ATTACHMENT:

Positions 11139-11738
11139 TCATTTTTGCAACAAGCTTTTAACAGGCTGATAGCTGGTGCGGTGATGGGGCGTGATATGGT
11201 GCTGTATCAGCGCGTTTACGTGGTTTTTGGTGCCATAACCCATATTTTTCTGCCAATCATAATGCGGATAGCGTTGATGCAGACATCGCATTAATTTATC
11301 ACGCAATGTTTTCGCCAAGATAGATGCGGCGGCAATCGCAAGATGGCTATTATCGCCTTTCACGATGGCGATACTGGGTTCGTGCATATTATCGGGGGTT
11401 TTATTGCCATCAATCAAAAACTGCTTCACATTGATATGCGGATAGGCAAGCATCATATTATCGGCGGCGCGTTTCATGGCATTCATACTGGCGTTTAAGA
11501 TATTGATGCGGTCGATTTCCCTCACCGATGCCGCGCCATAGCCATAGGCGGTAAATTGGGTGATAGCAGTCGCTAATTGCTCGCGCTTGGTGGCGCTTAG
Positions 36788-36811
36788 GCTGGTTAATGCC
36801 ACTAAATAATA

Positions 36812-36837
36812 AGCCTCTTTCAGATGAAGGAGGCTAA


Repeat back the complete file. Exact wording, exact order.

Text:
Positions 11139-11738
11139 TCATTTTTGCAACAAGCTTTTAACAGGCTGATAGCTGGTGCGGTGATGGGGCGTGATATGGT
11201 GCTGTATCAGCGCGTTTACGTGGTTTTTGGTGCCATAACCCATATTTTTCTGCCAATCATAATGCGGATAGCGTTGATGCAGACATCGCATTAATTTATC
11301 ACGCAATGTTTTCGCCAAGATAGATGCGGCGGCAATCGCAAGATGGCTATTATCGCCTTTCACGATGGCGATACTGGGTTCGTGCATATTATCGGGGGTT
11401 TTATTGCCATCAATCAAAAACTGCTTCACATTGATATGCGGATAGGCAAGCATCATATTATCGGCGGCGCGTTTCATGGCATTCATACTGGCGTTTAAGA
11501 TATTGATGCGGTCGATTTCCCTCACCGATGCCGCGCCATAGCCATAGGCGGTAAATTGGGTGATAGCAGTCGCTAATTGCTCGCGCTTGGTGGCGCTTAG
Positions 36788-36811
36788 GCTGGTTAATGCC
36801 ACTAAATAATA

Positions 36812-36837
36812 AGCCTCTTTCAGATGAAGGAGGCTAA